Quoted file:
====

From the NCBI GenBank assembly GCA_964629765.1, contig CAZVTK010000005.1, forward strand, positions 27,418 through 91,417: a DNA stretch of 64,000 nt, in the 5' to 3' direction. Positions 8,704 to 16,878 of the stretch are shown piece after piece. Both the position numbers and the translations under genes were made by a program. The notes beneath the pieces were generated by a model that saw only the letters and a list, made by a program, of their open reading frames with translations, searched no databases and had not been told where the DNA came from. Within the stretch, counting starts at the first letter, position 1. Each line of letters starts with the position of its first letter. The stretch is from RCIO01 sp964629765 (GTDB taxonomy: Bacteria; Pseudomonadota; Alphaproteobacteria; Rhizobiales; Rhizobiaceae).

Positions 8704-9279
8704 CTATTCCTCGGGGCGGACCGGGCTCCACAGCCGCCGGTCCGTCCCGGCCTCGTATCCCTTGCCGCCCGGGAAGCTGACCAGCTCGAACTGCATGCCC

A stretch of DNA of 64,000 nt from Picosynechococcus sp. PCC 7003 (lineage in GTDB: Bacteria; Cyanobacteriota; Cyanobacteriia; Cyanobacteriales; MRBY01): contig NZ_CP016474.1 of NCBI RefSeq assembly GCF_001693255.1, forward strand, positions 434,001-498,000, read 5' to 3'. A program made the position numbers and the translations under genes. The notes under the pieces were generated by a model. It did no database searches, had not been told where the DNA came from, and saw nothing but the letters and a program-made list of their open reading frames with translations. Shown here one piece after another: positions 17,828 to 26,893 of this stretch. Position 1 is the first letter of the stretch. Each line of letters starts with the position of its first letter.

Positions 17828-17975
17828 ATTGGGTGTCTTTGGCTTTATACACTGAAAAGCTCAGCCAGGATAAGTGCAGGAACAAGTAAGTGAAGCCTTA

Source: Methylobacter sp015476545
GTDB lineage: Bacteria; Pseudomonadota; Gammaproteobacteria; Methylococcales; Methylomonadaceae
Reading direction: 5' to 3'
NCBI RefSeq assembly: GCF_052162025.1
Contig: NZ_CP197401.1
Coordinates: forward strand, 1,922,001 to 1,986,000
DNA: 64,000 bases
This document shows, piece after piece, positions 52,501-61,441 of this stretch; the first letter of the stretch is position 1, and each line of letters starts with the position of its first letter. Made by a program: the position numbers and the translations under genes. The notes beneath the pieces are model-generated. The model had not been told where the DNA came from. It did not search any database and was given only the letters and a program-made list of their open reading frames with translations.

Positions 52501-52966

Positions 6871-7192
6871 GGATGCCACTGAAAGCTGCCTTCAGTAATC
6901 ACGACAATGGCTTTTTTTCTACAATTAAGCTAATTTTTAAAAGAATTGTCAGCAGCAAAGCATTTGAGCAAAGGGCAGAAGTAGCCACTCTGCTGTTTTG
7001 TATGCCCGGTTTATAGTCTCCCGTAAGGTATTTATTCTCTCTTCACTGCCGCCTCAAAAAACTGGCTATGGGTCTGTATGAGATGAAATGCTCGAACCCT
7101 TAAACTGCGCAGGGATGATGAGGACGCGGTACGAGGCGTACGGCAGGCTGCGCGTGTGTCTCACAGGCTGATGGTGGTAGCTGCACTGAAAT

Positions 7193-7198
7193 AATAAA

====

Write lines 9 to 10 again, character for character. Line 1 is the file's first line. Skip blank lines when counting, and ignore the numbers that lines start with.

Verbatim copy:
Reading direction: 5' to 3'
NCBI RefSeq assembly: GCF_052162025.1